In the late 1960s, the American city found itself in steep decline. The urban crisis was fueled by federal policies that destroyed neighborhoods and displaced poor and working families under the guise of urban renewal. The urban drama included religious institutions, themselves undergoing fundamental change, as they debated whether to stay in the city or move to the new and growing suburbs. Against the backdrop of the Black and Brown Power movements that challenged economic inequality and white supremacy, young Latino radicals began occupying churches and disrupting religious services to compel church communities to join their protests against urban renewal, poverty, police brutality, and racism. In this talk on November 3rd, Dr. Hinojosa unravels these intertwined histories of Latino radicalism and religion in urban America and call attention to the ways Latino radicals and religious reformers clashed, negotiated, and collaborated. And more importantly, examine how religion and radical politics fueled the engines of the Latino freedom movements of the late 1960s and early 1970s.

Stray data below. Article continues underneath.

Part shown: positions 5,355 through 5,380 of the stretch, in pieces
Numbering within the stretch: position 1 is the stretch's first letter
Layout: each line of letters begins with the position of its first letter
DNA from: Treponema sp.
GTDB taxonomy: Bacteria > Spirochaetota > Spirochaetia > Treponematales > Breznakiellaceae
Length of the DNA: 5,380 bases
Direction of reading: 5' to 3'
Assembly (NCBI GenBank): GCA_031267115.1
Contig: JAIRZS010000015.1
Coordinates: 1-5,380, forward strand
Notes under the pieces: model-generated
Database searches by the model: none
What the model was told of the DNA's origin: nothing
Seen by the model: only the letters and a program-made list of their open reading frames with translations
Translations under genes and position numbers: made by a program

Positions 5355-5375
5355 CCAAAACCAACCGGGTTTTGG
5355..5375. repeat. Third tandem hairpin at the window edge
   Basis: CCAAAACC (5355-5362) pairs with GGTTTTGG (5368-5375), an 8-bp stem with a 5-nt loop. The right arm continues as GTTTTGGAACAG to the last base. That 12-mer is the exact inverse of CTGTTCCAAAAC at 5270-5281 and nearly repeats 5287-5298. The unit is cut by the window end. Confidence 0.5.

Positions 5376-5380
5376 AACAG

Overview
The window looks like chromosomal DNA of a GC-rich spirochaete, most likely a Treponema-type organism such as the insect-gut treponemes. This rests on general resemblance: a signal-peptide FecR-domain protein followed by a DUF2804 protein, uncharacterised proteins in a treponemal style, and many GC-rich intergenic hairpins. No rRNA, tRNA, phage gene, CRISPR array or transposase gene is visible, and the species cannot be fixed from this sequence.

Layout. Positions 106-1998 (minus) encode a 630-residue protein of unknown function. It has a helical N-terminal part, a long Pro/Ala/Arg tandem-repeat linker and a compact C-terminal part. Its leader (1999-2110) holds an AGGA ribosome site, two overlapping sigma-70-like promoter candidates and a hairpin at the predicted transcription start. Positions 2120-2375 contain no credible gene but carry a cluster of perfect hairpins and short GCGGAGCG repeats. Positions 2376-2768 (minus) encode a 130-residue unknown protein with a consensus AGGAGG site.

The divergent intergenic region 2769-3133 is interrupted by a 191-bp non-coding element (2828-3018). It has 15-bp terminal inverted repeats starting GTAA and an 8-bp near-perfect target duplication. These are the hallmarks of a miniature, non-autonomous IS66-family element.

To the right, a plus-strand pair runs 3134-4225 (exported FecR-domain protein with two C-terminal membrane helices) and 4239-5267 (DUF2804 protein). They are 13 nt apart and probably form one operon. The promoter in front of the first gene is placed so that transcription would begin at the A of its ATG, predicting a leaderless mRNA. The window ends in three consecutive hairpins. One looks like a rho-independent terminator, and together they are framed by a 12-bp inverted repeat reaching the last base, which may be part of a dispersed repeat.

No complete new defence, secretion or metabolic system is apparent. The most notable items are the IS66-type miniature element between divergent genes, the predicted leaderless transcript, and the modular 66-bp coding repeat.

Born and raised in the Rio Grande Valley of South Texas, Dr. Felipe Hinojosa is an Associate Professor of History at Texas A&M University in College Station, Texas. He serves as Director for the Carlos H. Cantu Hispanic Education & Opportunity Endowment at Texas A&M, and is editor for the interdisciplinary, peer-reviewed, and online moderated forum Latinx Talk. His work has appeared in Zócalo Public Square, Western Historical Quarterly, American Catholic Studies, and in multiple edited collections on Latinx Studies. His new book, Apostles of Change: Latino Radical Politics, Church Occupations, and the Fight to Save the Barrio (University of Texas Press, 2021) is set in four major cities (Chicago, New York, Los Angeles, and Houston) where in 1969 and 1970 Latina/o radicals clashed with religious leaders as they occupied churches to protest urban renewal, poverty, police brutality, and racism.